HomeCategoriesContact UsPrivacy Policy
New King James Version (NKJV) Bible


The NKJV translation project, which was conceived by Arthur Farstad, was inaugurated in 1975 with two meetings (Nashville and Chicago) of 68 interested persons, most of them prominent Baptists but also including some conservative Presbyterians. The men who were invited to these meetings prepared the guidelines for the NKJV. The New Testament was published in 1979, the Psalms in 1980, and the full NKJV Bible in 1982.

The aim of its translators was to update the vocabulary and grammar of the King James Version, while preserving the classic style and beauty of the 1611 version. Although it uses substantially the same Hebrew and Greek texts as the original KJV, it indicates where more commonly accepted manuscripts differ.

Update to King James Version

The New King James Version is an update of the King James Version that does not make any alterations on the basis of the Greek New Testament or Hebrew Old Testament texts established by modern scholarship, but adheres to the readings presumed to underlie the King James Version. The revisers have also sought to follow the principles of translation used in the original King James Version, which the NKJV revisers call "complete equivalence" in contrast to "dynamic equivalence."

The task of updating the English of the KJV involved significant changes in word order, grammar, vocabulary, and spelling. One of the most significant features of the NKJV was its abandonment of the second person pronouns “thou,” "thee," “ye,” “thy,” and “thine.” Verb forms were also modernized in the NKJV (for example, "speaks" rather than "speaketh").


Language Style
One major criticism of the NKJV is that it is rendered in a language that no one has ever really spoken. By maintaining much of the Elizabethan structure and syntax of the KJV (an intentional effect on the part of the revisers, who intended for a reader to be able to follow along in one version as the other version is read aloud), the NKJV at times has been criticized for putting modern words into archaic orders. Unlike the Revised Version of 1881-85 and American Standard Version of 1901, which sought to take advantage of modern scholarship but left the overall text worded in archaic Elizabethan language, the NKJV sounds neither Elizabethan nor particularly modern.

Underlying texts
A second major criticism involves the fact that it is based, as noted above, solely upon the ancient texts available during the time of King James and not on earlier manuscripts and documents which have since been discovered. Since these manuscripts, most of which reflect an Alexandrian text-type, are argued by most of today's scholars to be more reliable, the NKJV's adherence to the Textus Receptus seems to many to violate the spirit of open scholarship and open inquiry, and to ascribe a level of perfection to the documents available to the 17th century scholars that they would not have claimed for them. (Regarding this point see David Dewey, A User's Guide to Bible Translations, pp. 162-3, where he quotes strong criticism of the NKJV's textual basis by Steven Sheeley and Robert Nash.) NKJV supporters note that alternative readings based on other texts do appear as footnotes, though this is unlikely to placate those who feel that the "Johannine Comma" (at 1 John 5:7), for example, is not a legitimate portion of scripture and should not be treated as such.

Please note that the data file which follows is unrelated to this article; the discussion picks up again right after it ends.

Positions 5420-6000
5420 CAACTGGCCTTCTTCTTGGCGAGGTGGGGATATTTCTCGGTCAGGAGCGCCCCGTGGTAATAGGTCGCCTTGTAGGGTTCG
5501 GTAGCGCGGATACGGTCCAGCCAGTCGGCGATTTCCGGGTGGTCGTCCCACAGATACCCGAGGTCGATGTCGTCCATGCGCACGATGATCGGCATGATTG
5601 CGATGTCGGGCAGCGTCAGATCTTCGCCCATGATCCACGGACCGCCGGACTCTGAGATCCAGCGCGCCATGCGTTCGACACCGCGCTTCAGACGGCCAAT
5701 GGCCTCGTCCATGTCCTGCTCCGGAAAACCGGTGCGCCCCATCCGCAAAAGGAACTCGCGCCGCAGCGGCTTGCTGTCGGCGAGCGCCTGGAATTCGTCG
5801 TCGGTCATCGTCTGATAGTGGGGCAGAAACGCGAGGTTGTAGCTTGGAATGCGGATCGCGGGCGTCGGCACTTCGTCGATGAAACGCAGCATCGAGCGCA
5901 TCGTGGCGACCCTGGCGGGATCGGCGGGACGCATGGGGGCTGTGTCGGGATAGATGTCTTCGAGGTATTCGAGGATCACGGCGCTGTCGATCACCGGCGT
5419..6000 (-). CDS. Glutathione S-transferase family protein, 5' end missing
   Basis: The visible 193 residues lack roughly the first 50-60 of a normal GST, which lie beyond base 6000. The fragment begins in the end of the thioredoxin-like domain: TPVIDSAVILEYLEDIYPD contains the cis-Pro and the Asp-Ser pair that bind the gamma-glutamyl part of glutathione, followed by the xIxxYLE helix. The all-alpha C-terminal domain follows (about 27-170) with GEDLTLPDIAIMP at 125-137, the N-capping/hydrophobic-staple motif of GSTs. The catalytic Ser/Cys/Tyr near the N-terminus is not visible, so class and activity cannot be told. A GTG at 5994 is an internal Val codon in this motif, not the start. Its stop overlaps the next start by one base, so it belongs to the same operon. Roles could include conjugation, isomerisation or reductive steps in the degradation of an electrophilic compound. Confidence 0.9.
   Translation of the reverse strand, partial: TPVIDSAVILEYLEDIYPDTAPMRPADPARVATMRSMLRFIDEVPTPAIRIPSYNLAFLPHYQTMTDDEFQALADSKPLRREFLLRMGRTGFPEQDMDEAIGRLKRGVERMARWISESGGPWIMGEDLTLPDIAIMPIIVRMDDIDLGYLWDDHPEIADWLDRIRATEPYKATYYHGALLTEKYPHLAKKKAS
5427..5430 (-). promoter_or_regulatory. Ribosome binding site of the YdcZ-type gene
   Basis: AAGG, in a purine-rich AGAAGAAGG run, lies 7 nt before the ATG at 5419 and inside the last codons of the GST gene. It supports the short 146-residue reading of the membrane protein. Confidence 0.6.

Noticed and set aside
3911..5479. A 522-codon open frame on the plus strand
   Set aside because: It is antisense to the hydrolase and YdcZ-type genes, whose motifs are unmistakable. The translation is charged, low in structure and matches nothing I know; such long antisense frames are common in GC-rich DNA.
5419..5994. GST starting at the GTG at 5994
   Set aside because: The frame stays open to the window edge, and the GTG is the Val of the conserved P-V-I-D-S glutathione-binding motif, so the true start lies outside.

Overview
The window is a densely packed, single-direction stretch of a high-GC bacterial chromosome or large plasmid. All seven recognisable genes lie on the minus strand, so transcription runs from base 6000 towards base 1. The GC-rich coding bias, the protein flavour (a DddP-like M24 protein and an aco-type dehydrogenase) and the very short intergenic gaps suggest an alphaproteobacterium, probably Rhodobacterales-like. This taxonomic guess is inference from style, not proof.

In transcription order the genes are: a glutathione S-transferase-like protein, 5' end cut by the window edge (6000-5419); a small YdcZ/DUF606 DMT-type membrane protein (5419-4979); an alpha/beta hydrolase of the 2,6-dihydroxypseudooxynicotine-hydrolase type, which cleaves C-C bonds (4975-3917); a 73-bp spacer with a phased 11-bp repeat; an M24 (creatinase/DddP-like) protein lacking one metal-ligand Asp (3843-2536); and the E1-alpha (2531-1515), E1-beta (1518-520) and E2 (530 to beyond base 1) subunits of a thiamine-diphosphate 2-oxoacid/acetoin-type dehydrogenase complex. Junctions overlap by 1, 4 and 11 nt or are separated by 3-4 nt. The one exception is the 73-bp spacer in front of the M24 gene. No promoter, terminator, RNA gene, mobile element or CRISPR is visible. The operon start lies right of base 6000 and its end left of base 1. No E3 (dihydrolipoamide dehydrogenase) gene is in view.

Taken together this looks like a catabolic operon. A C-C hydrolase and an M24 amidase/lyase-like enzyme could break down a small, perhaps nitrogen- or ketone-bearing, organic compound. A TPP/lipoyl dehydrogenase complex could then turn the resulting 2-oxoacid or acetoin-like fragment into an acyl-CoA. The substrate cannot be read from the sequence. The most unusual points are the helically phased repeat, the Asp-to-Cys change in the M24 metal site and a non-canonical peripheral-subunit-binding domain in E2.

King James Only Adherents
Adherents of the so-called "King-James-Only Movement," on the other hand, see the New King James Version as something less than a true successor to the 1611 version. Such supporters argue that, because the NKJV makes scores of changes to the meaning of the 1611 translators, it is not a simple "updating" but actually constitutes a new version. To take just one example, Acts 17:22, in which Paul in the KJV calls the men of Athens "too superstitious," is changed in the NKJV to have the apostle call them "very religious," consistent with the rendering of most contemporary versions.

Another example is, 2 TIMOTHY 2:15 where in the KJV it says "Study to shew thyself approved unto God, a workman that needeth not to be ashamed, rightly dividing the word of truth." while the NKJV says "Be diligent to present yourself approved to God, a worker who does not need to be ashamed, rightly dividing the word of truth." Misunderstanding the original and now outdated meaning of the word "study," the critics complain "no longer do we need to 'study'!" The older meaning of the verb "study," which is used here, is "to do something studiously or diligently" ("He studiously avoided her gaze") instead of the modern meaning, "to read and learn." Because of changes like this, staunch supporters of the 1611 version do not feel that the NKJV is an acceptable substitute. However, other people feel that these examples merely prove that the original KJV is unacceptable for common use, because the modern reader assumes only the modern definitions of common words and is thus misled about the actual meaning of the original text!

One example of a criticism along these lines is provided by M.H. Reynolds.

At the same time, many churches and evangelical groups have embraced the NKJV as an acceptable compromise between the original KJV and a Bible with more contemporary wording.


How To Memorize The Scriptures Easily and Quickly!